The evils of sugar are well documented. Sugar is deadly, as it interferes with insulin, metabolism and organs to toxic levels. It damages us in so many ways, locking us in lifelong cycles of poor health. Addiction to sugar is real. Some products like soft drinks are designed with that in mind so people get hooked on soda for life. Not to mention the cakes, cookies, candies, Pad Thais, barbeques, Grande Lattes and coconut waters we consume.
The day I saw Fed Up and learned how insidious sugar and artificial sweeteners are and how they hide in pasta sauce, vitamins, corn, under 56 disguises (including molasses, honey, fructose) as well as in starches like  white bread and white rice, I ditched them.
My 35 year artificial sweetener habit ended that day.  I reduced dietary sugars drastically. The films reports that we eat about 22 tsps. of sugar a day – just picture that – and encourages us to use about six. Sugar’s pleasurable familiarity is virtually unavoidable. I thought living gluten free was tough but sugar’s a far more cunning enemy. When you eat food that you don’t prepare, there can be lots of sugar and wheat, the lowest food forms. Vigilance is key.
Initially, it was easy to dump sugar. The results were immediate. I slimmed down quickly, shedding bloat and losing my belly. Cravings for sweet things disappeared overnight. I felt lighter, healthier, and quicker. Cravings vanished. Tea and coffee are now unsweetened, which took some getting used to. I still don’t like it, but the trade-off is heavily in my favour. Stevia is a healthy sweetener which doesn’t interfere with insulin but it is equally sweet and bitter. So naked tea and coffee it is.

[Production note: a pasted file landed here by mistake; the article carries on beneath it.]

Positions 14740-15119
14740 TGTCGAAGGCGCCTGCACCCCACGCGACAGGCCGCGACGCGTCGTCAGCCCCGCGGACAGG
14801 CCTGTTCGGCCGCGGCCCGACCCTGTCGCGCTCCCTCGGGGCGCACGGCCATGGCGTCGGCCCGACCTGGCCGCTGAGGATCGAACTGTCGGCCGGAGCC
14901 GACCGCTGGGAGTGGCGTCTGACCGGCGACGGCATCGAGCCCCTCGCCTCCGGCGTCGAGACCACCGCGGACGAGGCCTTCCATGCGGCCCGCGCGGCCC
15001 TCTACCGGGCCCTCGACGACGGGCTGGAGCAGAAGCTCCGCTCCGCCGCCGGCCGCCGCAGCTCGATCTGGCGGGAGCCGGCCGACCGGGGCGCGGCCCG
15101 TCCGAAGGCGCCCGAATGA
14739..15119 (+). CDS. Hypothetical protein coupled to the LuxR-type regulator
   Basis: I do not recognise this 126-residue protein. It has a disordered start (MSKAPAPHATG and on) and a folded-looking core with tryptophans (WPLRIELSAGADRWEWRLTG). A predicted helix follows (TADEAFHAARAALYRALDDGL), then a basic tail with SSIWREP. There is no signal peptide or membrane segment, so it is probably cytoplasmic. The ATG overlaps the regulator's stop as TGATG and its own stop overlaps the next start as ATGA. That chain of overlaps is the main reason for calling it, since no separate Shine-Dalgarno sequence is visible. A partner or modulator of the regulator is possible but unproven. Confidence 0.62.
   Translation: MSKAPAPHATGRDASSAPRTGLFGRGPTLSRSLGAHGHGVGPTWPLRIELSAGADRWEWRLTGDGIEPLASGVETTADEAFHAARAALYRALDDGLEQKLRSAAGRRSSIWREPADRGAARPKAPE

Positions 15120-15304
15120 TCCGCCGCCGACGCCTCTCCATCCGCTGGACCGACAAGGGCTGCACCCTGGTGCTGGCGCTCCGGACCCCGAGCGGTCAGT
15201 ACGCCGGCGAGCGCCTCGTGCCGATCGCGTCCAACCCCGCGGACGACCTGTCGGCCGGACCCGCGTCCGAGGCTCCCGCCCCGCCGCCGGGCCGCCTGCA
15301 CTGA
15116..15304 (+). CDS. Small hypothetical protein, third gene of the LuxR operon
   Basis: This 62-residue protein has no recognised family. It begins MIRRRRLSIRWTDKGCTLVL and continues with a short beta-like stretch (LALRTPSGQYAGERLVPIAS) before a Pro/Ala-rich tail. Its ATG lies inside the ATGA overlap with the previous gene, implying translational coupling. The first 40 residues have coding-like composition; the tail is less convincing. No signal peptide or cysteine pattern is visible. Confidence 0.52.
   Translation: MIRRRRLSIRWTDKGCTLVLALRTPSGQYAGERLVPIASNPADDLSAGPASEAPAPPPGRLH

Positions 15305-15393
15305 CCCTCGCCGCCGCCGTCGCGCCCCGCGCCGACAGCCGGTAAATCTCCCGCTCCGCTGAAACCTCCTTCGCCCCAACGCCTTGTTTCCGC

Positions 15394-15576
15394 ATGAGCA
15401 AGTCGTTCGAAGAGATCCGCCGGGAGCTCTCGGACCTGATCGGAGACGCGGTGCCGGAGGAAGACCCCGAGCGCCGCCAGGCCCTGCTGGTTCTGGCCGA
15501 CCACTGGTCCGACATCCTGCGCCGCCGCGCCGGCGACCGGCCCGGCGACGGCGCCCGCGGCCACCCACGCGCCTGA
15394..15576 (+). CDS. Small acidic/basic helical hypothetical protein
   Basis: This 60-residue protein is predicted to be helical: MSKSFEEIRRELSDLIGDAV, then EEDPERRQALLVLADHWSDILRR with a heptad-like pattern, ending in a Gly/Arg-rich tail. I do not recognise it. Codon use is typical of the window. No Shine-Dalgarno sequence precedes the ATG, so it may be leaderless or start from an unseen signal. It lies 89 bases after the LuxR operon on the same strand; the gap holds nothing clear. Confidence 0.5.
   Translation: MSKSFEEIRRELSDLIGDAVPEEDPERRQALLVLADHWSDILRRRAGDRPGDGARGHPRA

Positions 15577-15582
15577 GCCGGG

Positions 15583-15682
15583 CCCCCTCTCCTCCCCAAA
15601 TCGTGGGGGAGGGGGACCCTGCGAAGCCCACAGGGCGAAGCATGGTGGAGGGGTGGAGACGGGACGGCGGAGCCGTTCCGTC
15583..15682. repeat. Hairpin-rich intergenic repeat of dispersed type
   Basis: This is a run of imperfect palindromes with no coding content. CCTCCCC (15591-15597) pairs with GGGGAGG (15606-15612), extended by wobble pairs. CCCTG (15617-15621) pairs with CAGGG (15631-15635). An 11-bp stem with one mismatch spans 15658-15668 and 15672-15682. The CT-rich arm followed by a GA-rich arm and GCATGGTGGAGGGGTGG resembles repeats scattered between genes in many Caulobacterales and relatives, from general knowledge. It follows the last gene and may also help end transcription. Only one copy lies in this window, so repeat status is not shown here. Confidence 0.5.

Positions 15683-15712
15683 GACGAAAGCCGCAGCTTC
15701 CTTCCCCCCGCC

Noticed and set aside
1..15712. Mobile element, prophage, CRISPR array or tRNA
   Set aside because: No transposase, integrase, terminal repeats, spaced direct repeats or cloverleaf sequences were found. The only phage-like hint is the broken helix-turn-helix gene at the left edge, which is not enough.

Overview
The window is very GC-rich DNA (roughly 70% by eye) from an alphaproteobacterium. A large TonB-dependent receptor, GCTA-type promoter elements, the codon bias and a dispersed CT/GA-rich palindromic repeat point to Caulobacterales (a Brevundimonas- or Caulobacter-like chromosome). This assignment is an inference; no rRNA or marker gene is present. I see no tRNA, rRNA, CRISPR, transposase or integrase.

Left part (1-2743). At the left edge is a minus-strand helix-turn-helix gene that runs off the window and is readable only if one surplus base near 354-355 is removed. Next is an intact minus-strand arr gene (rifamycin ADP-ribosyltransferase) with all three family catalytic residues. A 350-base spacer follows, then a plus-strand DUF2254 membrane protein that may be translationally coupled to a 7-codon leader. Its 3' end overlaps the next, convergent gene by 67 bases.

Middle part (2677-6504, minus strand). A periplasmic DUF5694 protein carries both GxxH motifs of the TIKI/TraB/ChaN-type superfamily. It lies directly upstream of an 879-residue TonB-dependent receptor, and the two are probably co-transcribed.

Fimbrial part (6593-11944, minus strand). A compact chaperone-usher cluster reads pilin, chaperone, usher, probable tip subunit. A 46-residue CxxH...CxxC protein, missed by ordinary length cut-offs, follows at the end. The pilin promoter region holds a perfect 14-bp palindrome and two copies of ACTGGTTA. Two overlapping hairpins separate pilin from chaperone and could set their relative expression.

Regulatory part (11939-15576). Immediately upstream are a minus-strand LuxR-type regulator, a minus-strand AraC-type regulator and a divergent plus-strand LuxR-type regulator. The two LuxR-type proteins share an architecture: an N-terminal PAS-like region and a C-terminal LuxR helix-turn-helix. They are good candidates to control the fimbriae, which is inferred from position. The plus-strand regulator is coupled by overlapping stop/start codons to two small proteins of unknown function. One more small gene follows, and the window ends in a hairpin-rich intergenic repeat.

After three months, I fell of the anti-sugar wagon in spectacular style. After a wicked two hour drive in hard rain, a donut chain’s new strawberry promotion popped into my head and stayed there. I stopped in and had three. They tasted overwhelmingly sweet but kind of beautiful. Next day, fibre, water, cleanse. I was repulsed by what I’d done, and got back on track.
You can steer clear of sugars IF you want to. On the whole, giving up sugar’s been great. My skin’s clearer, my weight is down, I have more energy and I’m not thinking about the next sweet fix. It seems to me now that there’s a kind of moral imperative attached to my decision:   How do I want the rest of my life to be lived?  How healthy can I be?  How can I help myself?
Figuring out that life is sweet enough is one way.
Thank you Laurie David, Katie Couric, Stephanie Soechtig and Heather Reisman.
Click here to join the Fed Up Challenge and go sugar free for 10 days, including tips and support.